Tom Hanks, Bob Hope, Jimmy Stewart and ... Kermit the Frog?
"Kermit, to me, was like those guys, the everyman I loved when I was growing up," Jason Segel says. "I remember watching The Muppet Show [1976-1981] and the Muppet movies. I'd see Kermit and think, 'That's who I want to be when I grow up.'"
Segel didn't grow up to be Kermit, of course, but rather a comic actor best known for Freak and Geeks (1999-2000), Undeclared (2001-2002), Knocked Up (2007), Forgetting Sarah Marshall (2008), and the current sitcom How I Met Your Mother.
He never shook his Muppets obsession, though, collecting Muppets memorabilia through the years and even including an entertaining, Muppets-like puppet arc in Forgetting Sarah Marshall, which he wrote. And on Nov. 23 Segel's talents and Muppets obsession will converge in The Muppets, a $40 million love letter to Muppets creator Jim Henson and his legacy.
Segel stars in, co-wrote, and produced the musical comedy, in which Kermit, Miss Piggy, Animal, Fozzie Bear, and all the other Muppets reunite, after years out of the limelight, in order to save their old Muppet Theater from the wrecking ball. Joining forces with the Muppets are Gary (Segel), his infinitely patient girlfriend, Mary (Amy Adams), and his Muppets brother, Walter.
Speaking by telephone from a Los Angeles hotel, where he's busily promoting the Disney film, Segel says that his goal was to recapture the sweet essence of the Henson characters and the playful, old-school "Let's put on a show!" tone of the Muppets movies and variety series. Oh, and it should be noted that the film shows no hint of Segel's bawdier side, frequently on display in his R-rated films.
"It's a very abstract idea," Segel says, "but the Muppets remind us of the best version of ourselves. The world is very cynical and something kind of gets beat out of you, the wide-eyed innocence and the idea that you can accomplish anything, and just being nice to everybody. And the Muppets managed to maintain that. If you turn on anything with the Muppets, you're reminded of who you wanted to be when you were a kid, before the world got hold of you.
"I think people are hungry to go back to that, to go back to the idea of naivete and that the world is what you make of it. Every news report counters that, but the Muppets refuse to believe it. They continue to dwell in this world of hope and kindness. We, as adults, learn that that's not reality, but the Muppets don't accept that, and that's a big part of what this film is about."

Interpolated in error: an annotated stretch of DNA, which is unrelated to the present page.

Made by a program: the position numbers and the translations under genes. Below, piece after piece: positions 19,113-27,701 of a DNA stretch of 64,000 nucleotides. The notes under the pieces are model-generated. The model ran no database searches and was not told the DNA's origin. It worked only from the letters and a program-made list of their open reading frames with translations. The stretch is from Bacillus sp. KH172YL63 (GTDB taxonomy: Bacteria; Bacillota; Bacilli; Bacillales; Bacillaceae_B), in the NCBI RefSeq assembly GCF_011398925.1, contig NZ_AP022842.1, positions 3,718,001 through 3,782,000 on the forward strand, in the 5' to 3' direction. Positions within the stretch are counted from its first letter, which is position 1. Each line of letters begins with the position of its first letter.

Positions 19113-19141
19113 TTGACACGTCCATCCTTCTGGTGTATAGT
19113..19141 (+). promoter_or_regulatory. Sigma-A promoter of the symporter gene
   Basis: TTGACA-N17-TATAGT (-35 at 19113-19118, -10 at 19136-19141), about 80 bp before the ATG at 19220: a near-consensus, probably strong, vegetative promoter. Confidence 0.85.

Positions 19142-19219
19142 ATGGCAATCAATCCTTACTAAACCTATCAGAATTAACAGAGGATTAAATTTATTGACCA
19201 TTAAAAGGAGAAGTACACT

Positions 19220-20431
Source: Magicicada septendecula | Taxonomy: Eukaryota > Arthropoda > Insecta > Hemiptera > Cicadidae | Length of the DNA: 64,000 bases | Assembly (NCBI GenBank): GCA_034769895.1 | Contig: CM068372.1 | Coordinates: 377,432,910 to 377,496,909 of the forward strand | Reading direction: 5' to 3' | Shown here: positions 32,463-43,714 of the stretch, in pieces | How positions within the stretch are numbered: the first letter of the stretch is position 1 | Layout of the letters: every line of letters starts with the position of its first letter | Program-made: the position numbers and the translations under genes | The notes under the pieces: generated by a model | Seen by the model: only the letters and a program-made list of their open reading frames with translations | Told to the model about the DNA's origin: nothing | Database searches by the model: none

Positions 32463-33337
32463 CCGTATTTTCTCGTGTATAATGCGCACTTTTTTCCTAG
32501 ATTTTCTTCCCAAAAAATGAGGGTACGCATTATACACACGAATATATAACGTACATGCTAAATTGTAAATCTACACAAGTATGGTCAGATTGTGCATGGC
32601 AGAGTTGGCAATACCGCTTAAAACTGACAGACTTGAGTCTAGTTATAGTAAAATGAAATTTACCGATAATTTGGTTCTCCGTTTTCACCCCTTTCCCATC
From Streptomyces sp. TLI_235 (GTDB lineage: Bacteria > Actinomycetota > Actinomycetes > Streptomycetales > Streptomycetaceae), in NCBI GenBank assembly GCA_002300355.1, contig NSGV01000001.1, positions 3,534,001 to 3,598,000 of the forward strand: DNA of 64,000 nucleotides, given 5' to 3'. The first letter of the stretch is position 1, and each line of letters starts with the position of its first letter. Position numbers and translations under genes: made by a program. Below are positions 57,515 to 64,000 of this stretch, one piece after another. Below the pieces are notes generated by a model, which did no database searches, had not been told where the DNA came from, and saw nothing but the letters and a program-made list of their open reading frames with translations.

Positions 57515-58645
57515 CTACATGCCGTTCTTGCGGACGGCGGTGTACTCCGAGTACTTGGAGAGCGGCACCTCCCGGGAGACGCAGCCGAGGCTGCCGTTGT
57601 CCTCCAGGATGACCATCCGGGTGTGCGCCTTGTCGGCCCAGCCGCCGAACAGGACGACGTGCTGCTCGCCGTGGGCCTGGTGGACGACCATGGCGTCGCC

Anyone who sees The Muppets will know that Segel was in his glory during the shoot. There's a scene in which Gary and Mary ride in a car brimming with reunited Muppets. A long sequence finds Gary looking on as the Muppets return to a restored and gleaming Muppet Show stage.
Neither of those, however, was "the" scene, the one that signaled that Segel's dream had come true.
"The scene that clicked for me and made me think, 'My God, this is really happening,' is the finale on Hollywood Boulevard," Segel says. "We shut down Hollywood Boulevard, we had 1,000 extras there and every single one of the Muppets was there singing and dancing. It was also my birthday. So that night I walked out of my trailer and onto set, like I normally do, and all of the Muppets and all of the extras sang 'Happy Birthday' to me.
"I was like, 'This is the greatest moment of my life.' "
Segel's voice conveys pure joy as he recounts that anecdote, and barely dips as he acknowledges the challenge facing his film at the box office. The Muppets last appeared on a movie screen more than a decade ago, in the mostly forgettable Muppets from Space (1999). Millions of kids out there ages 12 and younger have grown up without the Muppets and might be entirely unfamiliar with them. It makes one wonder: Who will go to see The Muppets?